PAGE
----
PowerPoint is used everywhere, but it can’t be viewed or edited on every device. That’s a problem in an increasingly BYOD world, where many audience members could be wielding Android tablets instead of PCs.
Take advantage of PowerPoint 2013’s versatile Export tool to create versions for posting and sharing that embrace all devices. Here’s how to save a presentation as a PDF, a Word document handout, and an RTF outline.
Your audience will thank you later.
First, make sure you save the presentation you’re working on in the default format. That way, if anything goes awry, you can always come back to your saved copy.
Next, open the Export options in PowerPoint by clicking File > Export.
From here, you will see options to ‘Create an PDF/XPS Document,’ ‘Create a Video,’ ‘Package Presentation for CD,’ ‘Create Handouts,’ and ‘Change File Type.’ We’re not going to worry about creating a video or packaging the presentation for CD for this tutorial.
Creating a PDF
Adobe’s Portable Document Format is the gold standard of portable documents—meaning they can be opened anywhere, regardless of operating system or platform. PDFs are also printer-friendly, meaning those who prefer ink to electrons can print a hard copy.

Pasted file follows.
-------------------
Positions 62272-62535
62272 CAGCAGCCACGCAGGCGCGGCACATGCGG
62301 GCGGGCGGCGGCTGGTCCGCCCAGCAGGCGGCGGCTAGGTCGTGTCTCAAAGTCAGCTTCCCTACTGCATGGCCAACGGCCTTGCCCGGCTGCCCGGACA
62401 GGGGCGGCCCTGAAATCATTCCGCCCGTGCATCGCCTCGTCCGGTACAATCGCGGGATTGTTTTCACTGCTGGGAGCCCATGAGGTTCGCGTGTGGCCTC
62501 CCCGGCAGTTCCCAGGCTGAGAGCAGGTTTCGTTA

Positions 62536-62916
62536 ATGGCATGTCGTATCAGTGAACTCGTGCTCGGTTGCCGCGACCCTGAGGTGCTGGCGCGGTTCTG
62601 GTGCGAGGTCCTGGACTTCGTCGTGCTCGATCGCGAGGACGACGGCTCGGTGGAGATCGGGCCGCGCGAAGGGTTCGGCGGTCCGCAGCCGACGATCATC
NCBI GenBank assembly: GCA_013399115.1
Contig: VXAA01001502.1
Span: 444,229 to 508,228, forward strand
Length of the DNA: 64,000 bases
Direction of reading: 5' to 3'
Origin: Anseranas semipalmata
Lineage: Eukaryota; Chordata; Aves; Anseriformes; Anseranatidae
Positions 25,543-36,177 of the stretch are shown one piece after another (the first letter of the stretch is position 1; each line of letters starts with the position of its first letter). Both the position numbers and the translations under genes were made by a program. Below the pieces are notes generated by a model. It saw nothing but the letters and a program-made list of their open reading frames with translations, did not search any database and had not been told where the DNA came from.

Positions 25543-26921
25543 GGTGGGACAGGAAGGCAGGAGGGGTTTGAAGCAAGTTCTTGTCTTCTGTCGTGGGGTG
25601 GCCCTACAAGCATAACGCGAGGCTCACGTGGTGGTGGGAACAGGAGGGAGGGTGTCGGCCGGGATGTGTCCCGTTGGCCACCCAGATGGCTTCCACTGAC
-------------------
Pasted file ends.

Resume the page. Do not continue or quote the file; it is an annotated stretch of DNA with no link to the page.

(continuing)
In the Export screen, the ‘Create PDF/XPS Document’ tab should be selected by default. Click the Create PDF/XPS button. The familiar Save As dialog will appear, but with some options at the bottom.
By default, if you export your presentation as a PDF, the PDF will simply be a collection of the slides, with one slide per page. But there’s more functionality in the PDF export than meets the eye.
If you click Options…, another dialog will pop up. From here, you can select which slides to export, and what to publish.
Look for the drop-down menu labeled ‘Publish what.’ You can select “Slides,” “Handouts,” “Notes pages” or “Outline view.” Slides is the default option.
The Handouts option will display up to nine slides on a page, which is great if you want to print copies of the presentation without killing an entire forest in the process. If you select Handouts, the ‘Slides per page’ and Order options will be enabled to the right.
The ‘Outline view’ option will create just that: a PDF with an outline of the presentation. Each slide will be shown as a header, with bullet points shown as subheads.